Question about NFC

Dear All,

I have a project which is using PN532 Seeedstudio NFC Shield. And i have several questions to ask:
1.
I am going to connect it with a device which also transmits an RF as much as 868.3MHz.
So i am wondering if this RF will interference the radio frequency from the NFC shield?
Or the NFC shield has already an EMC filter that can reject all surrounding noises?
If there is any possible interference, how can i prevent the noises interfering the RF of NFC?
I have been thinking about making low pass filter of 14Mhz or bandpass filter of 12-14Mhz.

I am going to attach the device through I2C connection. But the device which i am going to attach outputing as much 7-12V,
While the NFC has 5V. Will the voltage be tolerated or this situation requires logic level converter?

Let me know what is your suggestion to this…

Thank you in advance.

Best Regards,

Stella

If there is any possible interference, how can i prevent the noises interfering the RF of NFC?

Yes there is a possibility of interference but it is small because the frequencies are far apart. The effect will be to make any receiver less sensitive that it otherwise would be. The solution is to put a notch filter on the input of one device that is tuned to the frequency of the other.

Will the voltage be tolerated or this situation requires logic level converter?

You require some sort of logic level conversion, often a pair of resistors will do.

Hey, Mike!
Thanks for the respond!

You require some sort of logic level conversion, often a pair of resistors will do.

I have been thinking about using TXB0108, since, it converts from any voltage to any voltage. However, it doesn’t work well for i2c (due to its strong pullups that confuse the auto-direction sensor). Meanwhile, BSS138, converts from 3.3V to 5 V and vice versa (I wanted to convert from 7V to 5V).
Is there any suggestion of logic level converter that suitable for my case?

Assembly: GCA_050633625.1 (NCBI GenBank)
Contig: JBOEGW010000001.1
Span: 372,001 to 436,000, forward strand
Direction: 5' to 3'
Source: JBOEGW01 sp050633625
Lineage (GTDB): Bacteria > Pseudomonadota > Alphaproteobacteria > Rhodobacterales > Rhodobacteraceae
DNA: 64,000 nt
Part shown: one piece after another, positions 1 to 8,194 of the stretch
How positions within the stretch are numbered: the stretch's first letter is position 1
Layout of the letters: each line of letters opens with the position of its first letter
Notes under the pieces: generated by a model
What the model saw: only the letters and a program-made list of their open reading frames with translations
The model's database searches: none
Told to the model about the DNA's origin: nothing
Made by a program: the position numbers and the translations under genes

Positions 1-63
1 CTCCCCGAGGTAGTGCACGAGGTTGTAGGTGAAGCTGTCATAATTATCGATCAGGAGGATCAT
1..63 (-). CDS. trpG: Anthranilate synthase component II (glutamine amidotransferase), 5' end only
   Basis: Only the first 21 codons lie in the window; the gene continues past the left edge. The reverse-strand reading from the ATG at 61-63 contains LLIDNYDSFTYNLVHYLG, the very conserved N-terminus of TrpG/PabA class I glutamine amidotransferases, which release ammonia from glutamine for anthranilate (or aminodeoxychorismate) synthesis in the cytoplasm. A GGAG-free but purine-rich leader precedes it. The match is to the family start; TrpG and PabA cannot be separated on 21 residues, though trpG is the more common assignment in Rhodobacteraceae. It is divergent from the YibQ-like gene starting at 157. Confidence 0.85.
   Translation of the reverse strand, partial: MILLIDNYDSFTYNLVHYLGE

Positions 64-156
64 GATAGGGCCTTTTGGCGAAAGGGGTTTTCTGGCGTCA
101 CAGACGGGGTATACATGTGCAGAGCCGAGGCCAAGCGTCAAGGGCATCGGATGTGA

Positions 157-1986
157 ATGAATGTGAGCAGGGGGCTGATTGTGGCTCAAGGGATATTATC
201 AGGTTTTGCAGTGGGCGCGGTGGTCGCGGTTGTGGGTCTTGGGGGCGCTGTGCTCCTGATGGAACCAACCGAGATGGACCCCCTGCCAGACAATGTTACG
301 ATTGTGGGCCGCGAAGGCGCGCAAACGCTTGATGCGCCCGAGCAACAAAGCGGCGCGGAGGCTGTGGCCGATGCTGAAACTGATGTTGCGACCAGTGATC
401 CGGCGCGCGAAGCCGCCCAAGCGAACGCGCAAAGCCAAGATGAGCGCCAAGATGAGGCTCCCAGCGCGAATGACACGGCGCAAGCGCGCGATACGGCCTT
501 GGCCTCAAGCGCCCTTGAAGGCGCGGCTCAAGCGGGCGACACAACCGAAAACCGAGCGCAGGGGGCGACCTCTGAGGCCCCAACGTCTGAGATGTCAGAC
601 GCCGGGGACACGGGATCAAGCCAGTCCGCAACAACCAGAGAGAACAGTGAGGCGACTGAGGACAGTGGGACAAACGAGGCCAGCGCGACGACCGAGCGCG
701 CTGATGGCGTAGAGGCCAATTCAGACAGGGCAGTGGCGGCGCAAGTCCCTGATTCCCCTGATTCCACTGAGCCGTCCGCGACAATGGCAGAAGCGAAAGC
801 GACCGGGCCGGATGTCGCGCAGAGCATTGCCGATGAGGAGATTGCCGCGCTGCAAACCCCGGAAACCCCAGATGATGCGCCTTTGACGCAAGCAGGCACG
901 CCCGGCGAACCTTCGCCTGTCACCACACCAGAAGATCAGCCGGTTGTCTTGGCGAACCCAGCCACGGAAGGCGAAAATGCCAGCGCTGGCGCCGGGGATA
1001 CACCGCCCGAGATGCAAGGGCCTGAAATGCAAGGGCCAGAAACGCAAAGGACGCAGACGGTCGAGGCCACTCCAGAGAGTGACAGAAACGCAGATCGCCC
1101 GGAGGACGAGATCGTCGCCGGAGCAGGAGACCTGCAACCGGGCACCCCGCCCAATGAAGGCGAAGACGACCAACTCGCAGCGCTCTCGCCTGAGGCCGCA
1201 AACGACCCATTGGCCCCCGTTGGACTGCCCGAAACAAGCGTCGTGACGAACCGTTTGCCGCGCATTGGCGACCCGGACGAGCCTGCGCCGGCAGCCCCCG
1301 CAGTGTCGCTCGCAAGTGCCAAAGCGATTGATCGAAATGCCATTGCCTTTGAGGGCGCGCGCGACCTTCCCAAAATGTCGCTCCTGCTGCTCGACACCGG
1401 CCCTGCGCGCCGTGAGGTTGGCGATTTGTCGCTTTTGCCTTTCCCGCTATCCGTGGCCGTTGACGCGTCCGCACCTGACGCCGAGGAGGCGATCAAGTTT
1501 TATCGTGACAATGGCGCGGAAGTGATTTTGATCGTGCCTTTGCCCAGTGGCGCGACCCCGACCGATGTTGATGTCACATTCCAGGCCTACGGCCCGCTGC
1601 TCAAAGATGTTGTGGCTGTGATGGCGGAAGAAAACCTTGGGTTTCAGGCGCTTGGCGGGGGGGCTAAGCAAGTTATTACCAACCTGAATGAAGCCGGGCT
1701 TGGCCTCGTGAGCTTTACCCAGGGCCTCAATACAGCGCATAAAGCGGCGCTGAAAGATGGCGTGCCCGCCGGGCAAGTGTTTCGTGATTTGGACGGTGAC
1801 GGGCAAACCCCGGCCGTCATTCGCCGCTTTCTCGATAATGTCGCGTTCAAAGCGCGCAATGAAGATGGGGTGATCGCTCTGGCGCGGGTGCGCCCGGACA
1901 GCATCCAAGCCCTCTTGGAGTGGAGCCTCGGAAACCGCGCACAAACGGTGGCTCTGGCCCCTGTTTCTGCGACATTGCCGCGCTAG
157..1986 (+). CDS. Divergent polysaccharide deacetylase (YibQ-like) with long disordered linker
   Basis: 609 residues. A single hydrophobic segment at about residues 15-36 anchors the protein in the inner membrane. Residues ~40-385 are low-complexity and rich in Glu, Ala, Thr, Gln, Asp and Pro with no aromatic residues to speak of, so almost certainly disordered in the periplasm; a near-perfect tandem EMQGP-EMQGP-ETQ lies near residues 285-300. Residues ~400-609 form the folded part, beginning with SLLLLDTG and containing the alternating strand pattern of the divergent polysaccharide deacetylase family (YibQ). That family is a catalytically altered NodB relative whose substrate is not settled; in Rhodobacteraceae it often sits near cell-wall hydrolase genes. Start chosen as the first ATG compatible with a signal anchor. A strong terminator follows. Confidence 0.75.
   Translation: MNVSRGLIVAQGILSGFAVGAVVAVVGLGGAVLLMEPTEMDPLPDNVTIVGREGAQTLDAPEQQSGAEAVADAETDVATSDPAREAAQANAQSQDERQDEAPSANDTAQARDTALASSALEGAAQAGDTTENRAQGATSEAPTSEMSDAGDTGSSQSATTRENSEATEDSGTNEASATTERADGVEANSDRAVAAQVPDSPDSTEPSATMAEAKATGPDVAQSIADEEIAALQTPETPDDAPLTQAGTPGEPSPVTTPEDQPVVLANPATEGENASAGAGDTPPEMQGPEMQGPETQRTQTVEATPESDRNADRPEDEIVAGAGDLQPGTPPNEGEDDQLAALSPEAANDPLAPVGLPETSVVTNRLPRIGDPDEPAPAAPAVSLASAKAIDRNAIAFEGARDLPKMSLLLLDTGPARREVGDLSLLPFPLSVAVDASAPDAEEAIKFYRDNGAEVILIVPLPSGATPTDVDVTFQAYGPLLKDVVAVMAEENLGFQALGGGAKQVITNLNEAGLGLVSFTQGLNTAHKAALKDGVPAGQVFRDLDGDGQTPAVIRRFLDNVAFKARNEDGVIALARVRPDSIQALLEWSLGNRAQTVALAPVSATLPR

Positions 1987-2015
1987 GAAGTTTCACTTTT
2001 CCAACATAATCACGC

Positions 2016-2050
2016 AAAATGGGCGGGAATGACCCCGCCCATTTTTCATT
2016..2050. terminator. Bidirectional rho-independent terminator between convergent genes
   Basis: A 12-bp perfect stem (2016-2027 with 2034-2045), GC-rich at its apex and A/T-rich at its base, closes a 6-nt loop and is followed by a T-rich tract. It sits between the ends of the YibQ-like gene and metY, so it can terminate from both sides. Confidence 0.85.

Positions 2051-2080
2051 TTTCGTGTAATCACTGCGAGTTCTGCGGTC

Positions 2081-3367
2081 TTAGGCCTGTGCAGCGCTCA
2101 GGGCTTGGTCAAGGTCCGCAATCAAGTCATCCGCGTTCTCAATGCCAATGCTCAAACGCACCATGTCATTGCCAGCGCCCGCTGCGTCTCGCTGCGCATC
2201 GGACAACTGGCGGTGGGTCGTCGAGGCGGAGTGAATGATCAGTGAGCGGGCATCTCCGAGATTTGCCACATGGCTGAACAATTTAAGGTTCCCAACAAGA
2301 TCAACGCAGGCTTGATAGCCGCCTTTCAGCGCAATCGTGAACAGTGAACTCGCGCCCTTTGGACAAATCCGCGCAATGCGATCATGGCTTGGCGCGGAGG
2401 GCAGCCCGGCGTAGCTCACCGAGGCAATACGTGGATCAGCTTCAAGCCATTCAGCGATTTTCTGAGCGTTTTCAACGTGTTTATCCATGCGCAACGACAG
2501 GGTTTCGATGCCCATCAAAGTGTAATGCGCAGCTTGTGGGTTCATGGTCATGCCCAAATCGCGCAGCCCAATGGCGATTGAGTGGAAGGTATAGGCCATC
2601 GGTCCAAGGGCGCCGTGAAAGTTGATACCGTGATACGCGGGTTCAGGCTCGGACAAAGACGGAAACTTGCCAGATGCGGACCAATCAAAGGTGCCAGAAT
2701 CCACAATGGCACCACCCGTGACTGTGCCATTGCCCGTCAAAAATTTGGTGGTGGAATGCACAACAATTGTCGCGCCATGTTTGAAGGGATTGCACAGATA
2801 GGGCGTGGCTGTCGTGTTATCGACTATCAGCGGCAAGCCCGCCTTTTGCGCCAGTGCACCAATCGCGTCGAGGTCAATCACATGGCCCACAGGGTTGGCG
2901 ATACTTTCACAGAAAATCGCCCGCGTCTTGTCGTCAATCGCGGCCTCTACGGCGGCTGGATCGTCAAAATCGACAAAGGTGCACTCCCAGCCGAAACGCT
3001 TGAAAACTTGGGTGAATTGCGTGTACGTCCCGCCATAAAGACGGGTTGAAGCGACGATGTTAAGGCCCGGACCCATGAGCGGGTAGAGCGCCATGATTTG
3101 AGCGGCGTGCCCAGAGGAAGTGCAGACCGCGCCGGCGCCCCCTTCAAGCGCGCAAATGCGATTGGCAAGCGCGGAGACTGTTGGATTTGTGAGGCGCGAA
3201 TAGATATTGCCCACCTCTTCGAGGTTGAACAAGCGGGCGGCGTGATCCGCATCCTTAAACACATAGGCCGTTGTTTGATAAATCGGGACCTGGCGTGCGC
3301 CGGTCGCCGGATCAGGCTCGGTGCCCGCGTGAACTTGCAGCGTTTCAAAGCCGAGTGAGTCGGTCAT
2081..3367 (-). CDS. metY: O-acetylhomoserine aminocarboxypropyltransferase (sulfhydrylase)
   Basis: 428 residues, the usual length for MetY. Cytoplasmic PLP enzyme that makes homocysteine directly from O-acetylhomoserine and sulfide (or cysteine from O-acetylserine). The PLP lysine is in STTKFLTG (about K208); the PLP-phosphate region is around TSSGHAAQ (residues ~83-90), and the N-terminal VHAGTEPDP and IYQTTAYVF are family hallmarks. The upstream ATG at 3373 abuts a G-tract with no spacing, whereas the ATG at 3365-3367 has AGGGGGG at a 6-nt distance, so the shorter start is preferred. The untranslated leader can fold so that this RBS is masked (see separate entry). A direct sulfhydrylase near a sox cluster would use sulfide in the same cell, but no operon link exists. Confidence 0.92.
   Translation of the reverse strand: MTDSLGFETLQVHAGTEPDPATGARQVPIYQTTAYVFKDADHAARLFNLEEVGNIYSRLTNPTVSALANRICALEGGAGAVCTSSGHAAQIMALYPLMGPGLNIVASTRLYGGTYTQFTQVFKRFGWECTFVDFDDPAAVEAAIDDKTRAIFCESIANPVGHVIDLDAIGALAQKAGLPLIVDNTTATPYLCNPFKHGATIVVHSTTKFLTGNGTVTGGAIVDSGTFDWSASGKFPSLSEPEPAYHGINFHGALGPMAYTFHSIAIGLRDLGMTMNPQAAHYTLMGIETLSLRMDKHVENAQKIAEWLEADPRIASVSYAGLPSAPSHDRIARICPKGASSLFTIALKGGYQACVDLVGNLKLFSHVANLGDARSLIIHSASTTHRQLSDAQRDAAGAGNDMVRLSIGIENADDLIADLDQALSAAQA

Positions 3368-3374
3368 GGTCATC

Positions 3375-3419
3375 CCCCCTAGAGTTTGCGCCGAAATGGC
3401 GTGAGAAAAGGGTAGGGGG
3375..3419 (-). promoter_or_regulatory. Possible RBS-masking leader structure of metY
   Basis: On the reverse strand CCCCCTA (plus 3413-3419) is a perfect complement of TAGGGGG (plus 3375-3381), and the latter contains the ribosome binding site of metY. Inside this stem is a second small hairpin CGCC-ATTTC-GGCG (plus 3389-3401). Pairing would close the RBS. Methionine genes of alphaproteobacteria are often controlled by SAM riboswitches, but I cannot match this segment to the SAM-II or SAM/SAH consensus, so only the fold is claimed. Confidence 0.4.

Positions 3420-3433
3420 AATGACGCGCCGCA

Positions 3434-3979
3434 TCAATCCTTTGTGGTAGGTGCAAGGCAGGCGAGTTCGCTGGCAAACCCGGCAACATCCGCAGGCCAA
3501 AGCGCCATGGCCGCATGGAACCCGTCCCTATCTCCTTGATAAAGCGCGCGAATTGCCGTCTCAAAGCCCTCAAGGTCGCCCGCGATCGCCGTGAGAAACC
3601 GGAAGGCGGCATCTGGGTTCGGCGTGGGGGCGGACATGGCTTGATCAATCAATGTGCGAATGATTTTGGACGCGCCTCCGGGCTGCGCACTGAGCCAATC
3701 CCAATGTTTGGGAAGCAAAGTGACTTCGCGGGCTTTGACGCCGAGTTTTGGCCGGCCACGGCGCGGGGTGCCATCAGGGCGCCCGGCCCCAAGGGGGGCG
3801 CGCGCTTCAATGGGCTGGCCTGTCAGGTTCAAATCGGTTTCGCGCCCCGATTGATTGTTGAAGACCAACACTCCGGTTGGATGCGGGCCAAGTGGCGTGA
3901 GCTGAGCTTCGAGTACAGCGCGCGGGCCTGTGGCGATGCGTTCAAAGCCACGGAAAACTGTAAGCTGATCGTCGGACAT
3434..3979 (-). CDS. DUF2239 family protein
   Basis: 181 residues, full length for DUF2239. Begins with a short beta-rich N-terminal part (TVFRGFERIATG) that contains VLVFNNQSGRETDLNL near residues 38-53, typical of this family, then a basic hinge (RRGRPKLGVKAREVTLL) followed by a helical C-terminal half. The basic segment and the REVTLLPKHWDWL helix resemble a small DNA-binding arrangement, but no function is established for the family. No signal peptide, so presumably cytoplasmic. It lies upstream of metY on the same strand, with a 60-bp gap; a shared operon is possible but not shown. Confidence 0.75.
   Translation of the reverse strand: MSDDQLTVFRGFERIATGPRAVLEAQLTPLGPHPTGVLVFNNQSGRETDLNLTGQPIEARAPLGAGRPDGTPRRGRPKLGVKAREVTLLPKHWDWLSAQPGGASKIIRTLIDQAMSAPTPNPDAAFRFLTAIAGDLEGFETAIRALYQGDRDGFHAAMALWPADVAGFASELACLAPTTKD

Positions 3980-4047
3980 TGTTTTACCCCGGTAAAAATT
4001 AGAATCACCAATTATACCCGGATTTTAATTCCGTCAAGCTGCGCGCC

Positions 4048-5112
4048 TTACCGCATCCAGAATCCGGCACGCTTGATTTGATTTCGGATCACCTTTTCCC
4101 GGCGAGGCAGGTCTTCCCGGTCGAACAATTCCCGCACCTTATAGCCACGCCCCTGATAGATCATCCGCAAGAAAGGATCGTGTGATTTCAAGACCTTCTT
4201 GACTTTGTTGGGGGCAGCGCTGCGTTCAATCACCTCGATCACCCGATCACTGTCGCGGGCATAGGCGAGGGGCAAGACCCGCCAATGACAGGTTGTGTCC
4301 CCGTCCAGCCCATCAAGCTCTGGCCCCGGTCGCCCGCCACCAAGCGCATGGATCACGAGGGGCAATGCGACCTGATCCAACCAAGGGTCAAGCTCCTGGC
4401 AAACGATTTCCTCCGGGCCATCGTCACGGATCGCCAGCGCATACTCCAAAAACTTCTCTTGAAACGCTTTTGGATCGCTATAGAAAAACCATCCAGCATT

Thank you in advance.

Best Regards,

Stella

But the device which i am going to attach outputing as much 7-12V,

Are you sure of that?

An I2C interface should not output any voltage, it should only pull down to ground. Having an I2C buss pulled up to 12V would be unique as far as I know.

However a simple pair of transistors will do like this:-

AN10441.pdf (52.4 KB)

Are you sure of that?

I was even surprised too with the device specification that i read. see it on the picture i’ve attached. Sorry i cannot attached all of the document, it is confidential document. So, i was pretty sure about it, unless if i misunderstood it. Or i can ask the writer to confirm this. (i hope this is a mistake, so i don’t have much effort on converting sigh)

However a simple pair of transistors will do like this:-

Thank you, captain! This is helpful! :slight_smile:

pin.png

So, i was pretty sure about it, unless if i misunderstood it.

Well if I was reading that I would not assume that it meant the I2C signals were at 12V. To me this reads as an unregulated input voltage, and the board has a built in regulator to take it down to 5V or 3V3 and the I2C bus is not internally pulled up. There are very few ( well I don't know of any actually ) digital ICs that take anything over 5V so it is highly unlikely they are going to signal at 5V.

However as a test, power it up and measure the voltage on the two signal lines. When there is no traffic these lines sit high so if you measure them with the device just powered up and there is an internal pull up you might see a voltage. However, my guess is that you will not measure any voltage on these lines just on power up.

Ignoring the CD4000 series then :) I suppose that's understandable by now.

MarkT: Ignoring the CD4000 series then :) I suppose that's understandable by now.

Yes, never did use them at anything other than 5V and never saw an I2C interface on any of them. :P

Ignoring the CD4000 series then smiley I suppose that's understandable by now.

Sounds like it is not actually 7V-12V. Well, I'll check it by multimeter just to ensure it. :)

Anyway, I need to come back to the question about the interference

Yes there is a possibility of interference but it is small because the frequencies are far apart. The effect will be to make any receiver less sensitive that it otherwise would be. The solution is to put a notch filter on the input of one device that is tuned to the frequency of the other.

I have been thinking to use a longer cable, so it gives distance between both transmitting RF devices. Can it be effective too to prevent interference?

Can it be effective too to prevent interference?

Yes to some extent increasing the distance between a transmitter and receiver will reduce the decrease in receiver sensitivity but the only way to know if you have trouble is to try it. This is because the manufacturers of both transceivers will not have characterized the response so far out of band.